Kseniya – an interpreter, editor, manager of cultural projects
Metric area 34 sq.m
Number of rooms 1
Ceiling height 2.7 m
A single-room apartment on Hmyria street, which had belonged to Kseniya’s grandmother before, was rented out for several years. The dwelling needed capital repair when Kseniya decided to settle here three years ago. After finishing renovation the walls were lightened so that to widen the space visually. Part of the furniture fell from parents, the other part was made to order – the owners tried to use each centimeter functionally in conditions of a small metric area. Kseniya sewed a bright coverlet for the sofa together with her friend. She got pillows as a present.
Having an impressive home library the hostess gave special attention to books arrangement. She wanted to make the book stack at full length of the wall entire, but it was decided to divide it into two parts because there is no boxroom in the apartment. Kseniya made a household corner between these two parts. It was decided to separate the bed with a folding screen and to place a sofa where guests can sit, because the room serves both as the bedroom and as the living room.
The hostess’ habitual place is a working zone. An oak table, at which Kseniya spends her time most often, belonged to the family. Besides books there are many notebooks and booklets from different countries here. The hostess travelled about practically all Europe and brought many posters and post cards which decorate the walls in the room and in the kitchen.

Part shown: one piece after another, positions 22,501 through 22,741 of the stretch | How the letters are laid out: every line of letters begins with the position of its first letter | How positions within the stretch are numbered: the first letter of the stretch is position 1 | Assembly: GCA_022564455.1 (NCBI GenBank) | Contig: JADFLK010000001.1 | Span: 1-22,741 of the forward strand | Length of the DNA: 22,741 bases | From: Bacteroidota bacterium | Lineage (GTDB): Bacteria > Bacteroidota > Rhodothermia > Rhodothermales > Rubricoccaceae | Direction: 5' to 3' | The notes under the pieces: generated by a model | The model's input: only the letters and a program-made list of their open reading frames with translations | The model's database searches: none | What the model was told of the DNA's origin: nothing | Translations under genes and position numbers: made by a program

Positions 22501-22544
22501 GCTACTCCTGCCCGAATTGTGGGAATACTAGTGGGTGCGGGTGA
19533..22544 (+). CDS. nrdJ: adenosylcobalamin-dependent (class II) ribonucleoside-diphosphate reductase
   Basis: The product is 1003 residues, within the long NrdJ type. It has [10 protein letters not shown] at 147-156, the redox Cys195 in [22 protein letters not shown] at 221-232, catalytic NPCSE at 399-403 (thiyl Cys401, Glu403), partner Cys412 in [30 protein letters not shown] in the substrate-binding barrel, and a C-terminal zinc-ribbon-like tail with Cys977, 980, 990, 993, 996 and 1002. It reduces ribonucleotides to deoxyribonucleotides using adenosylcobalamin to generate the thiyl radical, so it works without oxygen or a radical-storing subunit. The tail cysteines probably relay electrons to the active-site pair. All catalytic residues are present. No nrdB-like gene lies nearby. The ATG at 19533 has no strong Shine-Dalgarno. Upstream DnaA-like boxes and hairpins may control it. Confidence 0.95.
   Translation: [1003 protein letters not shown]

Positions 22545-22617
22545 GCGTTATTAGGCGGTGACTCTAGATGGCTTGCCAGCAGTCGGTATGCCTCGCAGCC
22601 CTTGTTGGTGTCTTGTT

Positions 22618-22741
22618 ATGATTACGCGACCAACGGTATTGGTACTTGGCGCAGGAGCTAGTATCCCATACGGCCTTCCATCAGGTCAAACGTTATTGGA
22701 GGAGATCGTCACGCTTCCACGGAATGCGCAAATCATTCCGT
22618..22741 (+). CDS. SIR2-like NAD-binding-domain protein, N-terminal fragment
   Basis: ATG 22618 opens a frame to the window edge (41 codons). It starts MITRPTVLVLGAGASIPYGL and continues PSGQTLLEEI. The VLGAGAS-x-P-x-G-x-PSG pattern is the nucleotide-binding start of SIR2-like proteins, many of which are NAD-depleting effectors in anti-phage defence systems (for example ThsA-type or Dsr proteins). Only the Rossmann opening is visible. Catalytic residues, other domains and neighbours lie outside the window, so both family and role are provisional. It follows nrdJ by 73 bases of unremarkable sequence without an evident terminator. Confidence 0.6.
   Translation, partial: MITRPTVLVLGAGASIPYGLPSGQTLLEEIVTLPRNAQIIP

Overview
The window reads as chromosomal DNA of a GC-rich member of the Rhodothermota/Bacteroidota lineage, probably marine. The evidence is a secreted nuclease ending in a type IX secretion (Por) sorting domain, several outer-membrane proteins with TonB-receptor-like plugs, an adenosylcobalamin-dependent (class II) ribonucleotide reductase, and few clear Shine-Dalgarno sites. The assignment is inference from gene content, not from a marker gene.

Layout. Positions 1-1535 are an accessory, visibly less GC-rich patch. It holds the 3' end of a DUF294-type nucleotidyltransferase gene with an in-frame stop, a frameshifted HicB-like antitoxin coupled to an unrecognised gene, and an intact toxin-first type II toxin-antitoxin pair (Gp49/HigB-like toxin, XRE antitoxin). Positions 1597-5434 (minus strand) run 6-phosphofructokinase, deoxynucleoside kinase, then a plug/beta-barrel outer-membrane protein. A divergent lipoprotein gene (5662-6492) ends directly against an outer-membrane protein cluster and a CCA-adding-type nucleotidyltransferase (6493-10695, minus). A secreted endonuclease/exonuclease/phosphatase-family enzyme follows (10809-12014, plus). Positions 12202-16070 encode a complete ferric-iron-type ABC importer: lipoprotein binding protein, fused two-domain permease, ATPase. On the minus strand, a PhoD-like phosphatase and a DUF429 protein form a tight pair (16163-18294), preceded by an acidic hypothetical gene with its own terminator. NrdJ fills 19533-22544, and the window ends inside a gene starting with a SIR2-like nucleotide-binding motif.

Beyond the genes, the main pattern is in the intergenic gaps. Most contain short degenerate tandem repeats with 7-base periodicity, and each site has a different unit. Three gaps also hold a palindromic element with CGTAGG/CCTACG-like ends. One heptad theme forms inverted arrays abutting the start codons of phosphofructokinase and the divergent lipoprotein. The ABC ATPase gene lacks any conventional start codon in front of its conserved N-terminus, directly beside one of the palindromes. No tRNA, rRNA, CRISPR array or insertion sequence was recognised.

Kseniya bought a poster with a cover of the first edition of the book by Virginia Woolf “Mrs. Dalloway” in Oxford. Reproduction of the picture by Evgeniya Gapchinskaya fell to the hostess, when she worked in the publishing office, children’s books of which Gapchinskaya illustrated.
An invisible rug from Germany protects the floor from scratches which can be left by the working chair rollers. The bed had stood amid the room before. Then it was removed to the window, so the space was divided into private and guest zones. Kseniya hung the picture of the Ukrainian paintress Natalya Pastushenko over the bed. It was decided to leave New Year’s fairy lights as an additional source of light and coziness.
Kseniya’s private library includes belles-lettres and art books in Russian, Ukrainian, German, Polish, and English. Red clock and a zigzag bookrack are from Ikea. Kseniya bought a bookholder which can be spreaded out as harmonica in a Polish shop Empik.
The medicine box which is more than eighty years old was made by Kseniya’s great-grandfather. The hostess considers her apartment quite gurlie first of all due to pictures and decorations which hang all over the apartment. She also uses different caskets for accessories storage. A blue tin box was found at a jumble market in Brussels.
The furniture was made to order in order to save the area. The wardrobe was located in the entrance hall.
A kitchen table, which appeared not so handy but quite functional due to additional shelf under the tabletop, was bought in Jysk. There are post cards on the refrigerator. They are sent to Kseniya by postcrossing lovers.
The hostess designed the kitchen by herself. There are cups from Krakow, Oxford in the collection of glassware brought from everywhere, and a glass pad which was saved from her childhood. Man hangers are friends’ present. The Soviet poster was found by Kseniya on Andreevsky spusk.